Being vulnerable is scary. It’s something I don’t tend to do. It would mean letting my guard down, letting people too close, risk being hurt or judged.
But yet it’s something I ask others to do all the time.
I ask my boys to try something new. I ask them to share with me how they are feeling when they are upset.
I ask teachers to try a new strategy in their class. I urge them to use social media to not only share their classroom but to build their PLN and learn from others. I ask them to step out of their comfort zone.
I ask students to show up every day and give it their all. I ask them to try new things, and persist when it’s difficult.
Am I judging any of them? No way! I admire them for their willingness to put themselves out there. I applaud them for their courage to try something new, knowing that it may not have the best outcome. I love them even more for their openness and conversation.
Why is it that I am so fearful myself? As I read Daring Greatly this summer by Brene Brown, I spent some time reflecting on this question. There are so many takeaways that resonated with me as I read. Many times I felt like she was talking directly to me, like she had a window into my life :)
As someone who likes to be right, being vulnerable means taking a risk, and that can be hard. When taking a risk, you don’t always know how it will end up. For me, fear sets in before I even take the first steps. What will people think? What will people say? What if I screw up? All of my perceived expectations start running through my head. Sometimes I defeat myself before I even start. It’s what Brene Brown would call shame, and there is no way to get rid of it but rather develop a resilience to it.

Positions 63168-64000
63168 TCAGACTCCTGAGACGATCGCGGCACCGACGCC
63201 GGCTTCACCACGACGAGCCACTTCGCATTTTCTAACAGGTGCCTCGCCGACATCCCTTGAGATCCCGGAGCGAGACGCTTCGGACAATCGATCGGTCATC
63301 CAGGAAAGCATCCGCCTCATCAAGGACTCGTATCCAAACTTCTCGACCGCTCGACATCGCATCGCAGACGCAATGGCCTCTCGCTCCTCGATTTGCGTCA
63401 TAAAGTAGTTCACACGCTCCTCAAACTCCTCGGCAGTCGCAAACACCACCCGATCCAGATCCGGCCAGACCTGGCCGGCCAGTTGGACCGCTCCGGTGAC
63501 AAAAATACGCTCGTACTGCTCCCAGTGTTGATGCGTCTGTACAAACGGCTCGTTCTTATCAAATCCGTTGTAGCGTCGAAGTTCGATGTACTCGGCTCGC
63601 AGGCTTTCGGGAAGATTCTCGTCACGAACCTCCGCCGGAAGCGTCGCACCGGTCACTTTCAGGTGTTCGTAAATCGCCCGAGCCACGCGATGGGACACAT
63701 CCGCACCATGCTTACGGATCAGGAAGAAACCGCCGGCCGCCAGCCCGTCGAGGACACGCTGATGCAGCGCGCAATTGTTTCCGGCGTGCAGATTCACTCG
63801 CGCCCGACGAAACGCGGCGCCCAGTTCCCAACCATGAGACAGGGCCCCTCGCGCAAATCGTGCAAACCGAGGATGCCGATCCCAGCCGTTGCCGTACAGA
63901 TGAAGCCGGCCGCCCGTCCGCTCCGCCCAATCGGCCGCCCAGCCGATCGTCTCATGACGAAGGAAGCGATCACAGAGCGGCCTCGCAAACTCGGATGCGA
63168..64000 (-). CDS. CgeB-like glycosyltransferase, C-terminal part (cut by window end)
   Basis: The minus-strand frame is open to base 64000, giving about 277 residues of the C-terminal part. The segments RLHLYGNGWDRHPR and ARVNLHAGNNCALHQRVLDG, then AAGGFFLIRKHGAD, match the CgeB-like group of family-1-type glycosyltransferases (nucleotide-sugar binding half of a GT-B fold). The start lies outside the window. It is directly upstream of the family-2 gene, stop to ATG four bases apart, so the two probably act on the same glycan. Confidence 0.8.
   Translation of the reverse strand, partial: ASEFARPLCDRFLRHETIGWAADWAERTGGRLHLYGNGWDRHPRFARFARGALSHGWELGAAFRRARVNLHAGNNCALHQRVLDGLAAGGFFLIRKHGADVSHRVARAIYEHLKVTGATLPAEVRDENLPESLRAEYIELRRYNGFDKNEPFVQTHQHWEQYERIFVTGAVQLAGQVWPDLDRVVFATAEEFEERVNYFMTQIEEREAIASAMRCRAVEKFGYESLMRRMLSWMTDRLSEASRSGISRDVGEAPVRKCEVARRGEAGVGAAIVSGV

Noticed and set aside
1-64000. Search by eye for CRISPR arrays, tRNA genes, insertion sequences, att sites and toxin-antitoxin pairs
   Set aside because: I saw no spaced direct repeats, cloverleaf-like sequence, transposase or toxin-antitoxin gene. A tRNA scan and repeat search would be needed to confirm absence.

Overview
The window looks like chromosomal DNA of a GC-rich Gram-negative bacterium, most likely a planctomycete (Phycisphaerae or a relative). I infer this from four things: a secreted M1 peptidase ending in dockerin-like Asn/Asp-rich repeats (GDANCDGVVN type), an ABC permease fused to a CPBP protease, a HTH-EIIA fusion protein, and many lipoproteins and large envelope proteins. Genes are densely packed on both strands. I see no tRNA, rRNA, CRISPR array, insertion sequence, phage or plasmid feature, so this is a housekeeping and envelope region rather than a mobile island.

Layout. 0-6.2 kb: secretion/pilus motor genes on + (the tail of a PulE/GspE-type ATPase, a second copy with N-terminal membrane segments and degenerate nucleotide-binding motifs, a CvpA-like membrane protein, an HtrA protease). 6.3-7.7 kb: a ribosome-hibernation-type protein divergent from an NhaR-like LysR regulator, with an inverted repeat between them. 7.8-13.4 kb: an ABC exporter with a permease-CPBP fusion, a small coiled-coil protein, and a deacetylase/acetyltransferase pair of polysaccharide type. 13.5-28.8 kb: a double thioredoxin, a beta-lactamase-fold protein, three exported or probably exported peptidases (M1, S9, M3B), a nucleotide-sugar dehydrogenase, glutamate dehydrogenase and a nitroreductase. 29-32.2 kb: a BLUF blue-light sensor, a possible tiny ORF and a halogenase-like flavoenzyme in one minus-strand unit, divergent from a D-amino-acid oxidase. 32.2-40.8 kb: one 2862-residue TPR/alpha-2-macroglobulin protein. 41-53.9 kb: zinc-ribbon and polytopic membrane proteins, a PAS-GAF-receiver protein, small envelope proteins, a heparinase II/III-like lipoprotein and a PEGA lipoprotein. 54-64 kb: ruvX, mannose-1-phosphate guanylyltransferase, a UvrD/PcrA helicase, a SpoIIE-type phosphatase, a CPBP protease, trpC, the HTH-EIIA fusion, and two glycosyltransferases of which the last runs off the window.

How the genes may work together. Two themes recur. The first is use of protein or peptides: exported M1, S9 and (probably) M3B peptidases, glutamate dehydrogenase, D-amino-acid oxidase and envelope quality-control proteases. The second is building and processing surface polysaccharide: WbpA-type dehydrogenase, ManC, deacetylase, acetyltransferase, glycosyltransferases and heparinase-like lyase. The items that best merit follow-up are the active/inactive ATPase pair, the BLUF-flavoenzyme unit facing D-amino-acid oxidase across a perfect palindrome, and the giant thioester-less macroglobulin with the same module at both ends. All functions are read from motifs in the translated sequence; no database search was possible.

I need to work on not letting shame or fear overtake who I am and what I want to do. In order to do this, I need to be honest and kind to myself. I need to be realistic. Many of the expectations I think others have of me are really what I have put on myself. I also need to have my people; my support. The ones I can be open with and lean on. The ones who are on my side and want me to do well, but they’re also the people who can give me honest feedback to help me grow. And really, I need to get over it. So I make a mistake. The big plan flops. Things don’t turn out as planned. Someone doesn’t like what I did. It hurts. Someone doesn't like me. Oh well. Isn’t that life? I can still move forward.
As a parent I need to be able to model to my sons that it's ok to be vulnerable. It's ok to take risks. I can't just tell them. I have to show them. As a leader, I need to do the same thing. If there comes a time when I can sit back and think, this is easy. Things are always comfortable. Then that’s a sign that I’m not being vulnerable. And if I’m not being vulnerable, then likely I’m not continuing to learn and try new things. I’m not pushing myself to grow. And that, in my mind, is not a place where I want to be.
“When people stop caring about what people think, we lose our capacity for connection. When we become defined by what people think, we lose our willingness to be vulnerable. If we dismiss all the criticism, we lose out on important feedback, but if subject ourselves to the hatefulness, our spirits get crushed. It’s a tightrope, shame resilience is the balance bar, and the safety net below is the one or two people in our lives who can help us reality-check the criticism and cynicism.” Brene Brown